Congress MP Rahul Gandhi interacting with a coal worker in Jharkhand during Bharat Jodo Nyay Yatra
Congress MP Rahul Gandhi interacting with a coal worker in Jharkhand during Bharat Jodo Nyay Yatra File Photo: X/@TeamCongressINC

From Coal to Cleaner Energy: Examining Impact of India’s Green Transition on Marginalized Communities

A study by the National Foundation for India highlights that marginalized communities such as OBCs, SCs and STs constitute a substantial segment of the coal-dependent population in central India. These groups encounter educational, health and economic difficulties amid India’s shift from coal.

New Delhi: During Rahul Gandhi’s Bharat Jodo Nyay Yatra in Jharkhand earlier this year, he engaged with individuals who transport coal using motorcycles and bicycles. Though he might have not inquired about their castes, a report suggests a higher likelihood of them belonging to Other Backward Castes (OBC), Scheduled Tribes (ST) or Scheduled Castes (SC).

A recent study by the National Foundation for India (NFI) highlights the hardships faced by marginalized communities during India’s shift from coal to cleaner energy sources.

Titled ‘At the Crossroads: Marginalized Communities and the Just Transition Dilemma’, the report uncovers a concerning pattern: a notable overrepresentation of marginalized groups in regions dependent on coal.

Marginalized Communities in Coal-Dependent Regions

The report is based on surveys and focus group discussions across six districts in Chhattisgarh, Jharkhand and Odisha — encompassing 1,209 households.

One of the notable findings was the demographic composition of the surveyed population: 41.5% belonged to OBCs, 23% to STs and 17% to SCs.

In contrast, only 15.5% were from the general category. This underscores the heightened reliance on coal among marginalized communities.

Launch of the report in Delhi
Launch of the report in DelhiPhoto: NFI

Educational and Health Inequities Among Marginalized Groups

The study also highlights significant disparities in education and health within these communities. A considerable segment, particularly among SCs, STs and OBCs, faces limited access to education, with many having only primary education or lacking literacy altogether. This educational deficit poses a formidable obstacle as India transitions away from coal.

Health risks associated with coal mining are another pressing concern. A substantial majority (75%) of participants in focus group discussions reported respiratory and skin ailments linked to prolonged exposure to coal pollutants, including chronic bronchitis, asthma and various skin conditions.

Economic Strain and Social Inequities: Impact of Caste Disparities

The phase-out of coal is expected to wield a substantial economic impact, especially in regions reliant on coal. Job losses will affect not just coal miners directly but also the broader local economy, which depends on coal-related services. The report cautions that these economic repercussions will disproportionately affect marginalized communities.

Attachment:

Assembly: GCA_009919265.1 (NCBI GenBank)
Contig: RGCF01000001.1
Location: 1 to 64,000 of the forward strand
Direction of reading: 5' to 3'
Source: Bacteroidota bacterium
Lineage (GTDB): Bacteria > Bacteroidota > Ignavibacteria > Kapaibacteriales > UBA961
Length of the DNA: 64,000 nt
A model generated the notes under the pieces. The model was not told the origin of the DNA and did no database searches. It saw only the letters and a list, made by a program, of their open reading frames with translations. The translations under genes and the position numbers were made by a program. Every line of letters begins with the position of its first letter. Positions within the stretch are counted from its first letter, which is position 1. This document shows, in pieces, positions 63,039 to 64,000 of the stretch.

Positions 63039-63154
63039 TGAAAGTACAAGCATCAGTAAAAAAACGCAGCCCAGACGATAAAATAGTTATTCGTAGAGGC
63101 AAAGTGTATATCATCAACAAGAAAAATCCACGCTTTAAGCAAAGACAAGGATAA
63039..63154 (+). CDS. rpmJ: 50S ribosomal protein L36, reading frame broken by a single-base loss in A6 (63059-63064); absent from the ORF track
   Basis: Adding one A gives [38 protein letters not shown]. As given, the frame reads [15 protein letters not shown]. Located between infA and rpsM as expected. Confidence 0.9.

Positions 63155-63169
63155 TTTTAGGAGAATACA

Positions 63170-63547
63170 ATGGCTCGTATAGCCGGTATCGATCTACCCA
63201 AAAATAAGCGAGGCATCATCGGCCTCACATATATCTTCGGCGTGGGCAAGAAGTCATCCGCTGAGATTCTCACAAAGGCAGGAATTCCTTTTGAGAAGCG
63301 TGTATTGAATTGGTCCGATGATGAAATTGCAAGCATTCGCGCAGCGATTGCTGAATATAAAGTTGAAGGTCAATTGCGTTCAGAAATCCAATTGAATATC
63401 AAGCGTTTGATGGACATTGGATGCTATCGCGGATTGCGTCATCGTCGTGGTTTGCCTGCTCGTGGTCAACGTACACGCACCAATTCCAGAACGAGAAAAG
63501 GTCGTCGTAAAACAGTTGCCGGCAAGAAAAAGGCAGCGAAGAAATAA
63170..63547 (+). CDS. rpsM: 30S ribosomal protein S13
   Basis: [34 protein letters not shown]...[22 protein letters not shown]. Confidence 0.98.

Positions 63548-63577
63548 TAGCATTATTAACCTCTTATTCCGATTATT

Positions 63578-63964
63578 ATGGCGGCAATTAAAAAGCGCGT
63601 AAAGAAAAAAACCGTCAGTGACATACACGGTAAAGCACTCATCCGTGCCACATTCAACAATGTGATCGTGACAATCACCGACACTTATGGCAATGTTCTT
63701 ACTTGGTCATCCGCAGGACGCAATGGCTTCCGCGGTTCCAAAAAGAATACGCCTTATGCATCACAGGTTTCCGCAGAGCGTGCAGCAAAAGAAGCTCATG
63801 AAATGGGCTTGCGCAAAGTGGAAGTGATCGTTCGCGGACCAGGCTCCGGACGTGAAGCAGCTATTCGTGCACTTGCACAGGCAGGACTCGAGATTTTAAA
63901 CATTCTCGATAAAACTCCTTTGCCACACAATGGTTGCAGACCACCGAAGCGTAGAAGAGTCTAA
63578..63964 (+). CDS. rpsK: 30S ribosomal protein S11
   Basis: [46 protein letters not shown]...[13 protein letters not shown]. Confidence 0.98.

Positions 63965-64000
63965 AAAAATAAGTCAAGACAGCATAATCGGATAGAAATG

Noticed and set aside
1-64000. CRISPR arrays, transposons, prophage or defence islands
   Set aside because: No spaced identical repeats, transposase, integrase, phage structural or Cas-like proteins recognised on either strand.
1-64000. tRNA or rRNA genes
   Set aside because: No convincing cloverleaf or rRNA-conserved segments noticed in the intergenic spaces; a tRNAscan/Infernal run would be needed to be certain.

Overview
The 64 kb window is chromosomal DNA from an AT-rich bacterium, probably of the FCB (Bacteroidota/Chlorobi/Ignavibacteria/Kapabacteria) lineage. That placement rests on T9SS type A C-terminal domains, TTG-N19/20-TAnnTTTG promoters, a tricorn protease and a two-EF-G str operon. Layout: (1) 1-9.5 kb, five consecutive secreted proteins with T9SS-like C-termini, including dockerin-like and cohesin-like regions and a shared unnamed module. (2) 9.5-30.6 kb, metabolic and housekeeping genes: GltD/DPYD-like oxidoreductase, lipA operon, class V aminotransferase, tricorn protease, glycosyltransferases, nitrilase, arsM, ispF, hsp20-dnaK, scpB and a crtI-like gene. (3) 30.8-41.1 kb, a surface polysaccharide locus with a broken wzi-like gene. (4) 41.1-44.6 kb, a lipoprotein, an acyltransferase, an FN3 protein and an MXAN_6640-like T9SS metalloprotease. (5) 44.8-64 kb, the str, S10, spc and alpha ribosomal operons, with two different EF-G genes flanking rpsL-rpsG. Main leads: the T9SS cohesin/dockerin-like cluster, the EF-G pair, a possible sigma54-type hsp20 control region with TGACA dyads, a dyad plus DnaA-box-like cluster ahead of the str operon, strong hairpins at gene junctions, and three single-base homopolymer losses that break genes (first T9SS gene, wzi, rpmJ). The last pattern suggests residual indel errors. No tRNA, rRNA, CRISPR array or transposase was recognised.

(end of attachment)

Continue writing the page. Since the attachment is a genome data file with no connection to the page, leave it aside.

Moreover, caste-based disparities exacerbate these challenges. The study reveals skewed access to resources and opportunities, with marginalized communities significantly disadvantaged compared to the General category.

Cover photo of the report
Cover photo of the reportCredit: NFI

Navigating Challenges: Recommendations for an Equitable Transition

The report identifies several obstacles to achieving a “just transition”, which aims to minimize adverse impacts on vulnerable populations. Key challenges include:

1. Upskilling an under-educated workforce — Many workers lack adequate education for transitioning to new industries.

2. Creating alternative livelihoods — There is a need to develop new job opportunities for those displaced from the coal sector.

The report stresses the importance of:

1. Community-specific policies: Tailoring policies to address the unique needs and vulnerabilities of marginalized communities.

2. Robust institutional mechanisms: Strengthening institutions to effectively deliver essential services and support programs.

3. Coordinated efforts: Collaborating across government bodies to facilitate a smooth transition.

The report proposes a framework to safeguard these communities, including:

- Developing alternative livelihoods: Promoting new economic activities beyond coal mining.

- Ecological restoration: Addressing the environmental impacts of coal mining to mitigate health risks.

- Inclusive policies: Designing transition policies that prioritize the needs of marginalized groups.

Vulnerability of Communities and the Urgent Need for Action

The study underscores significant social and economic disparities in coal-dependent regions. For instance, districts heavily reliant on coal production, such as Dhanbad (Jharkhand) and Koriya (Chhattisgarh), reported lower incomes compared to more diversified districts like Angul (Odisha).

The report also highlights inadequate access to basic welfare schemes, intensifying the vulnerability of these communities.

Pooja Gupta, co-author of the study, cautioned, “Without a well-defined strategy, workers in declining sectors may face abrupt job losses without sufficient support or alternative employment options.”

The report’s central message is the pressing need for action. 

NFI Executive Director Biraj Patnaik emphasized, “The findings underscore stark caste-based inequalities in access to education and livelihood opportunities in coal-dependent areas.”

He stressed the urgency of implementing “community-specific policies and robust institutional frameworks” to tackle these challenges effectively.

You can also join our WhatsApp group to get premium and selected news of The Mooknayak on WhatsApp. Click here to join the WhatsApp group.

The Mooknayak English - Voice Of The Voiceless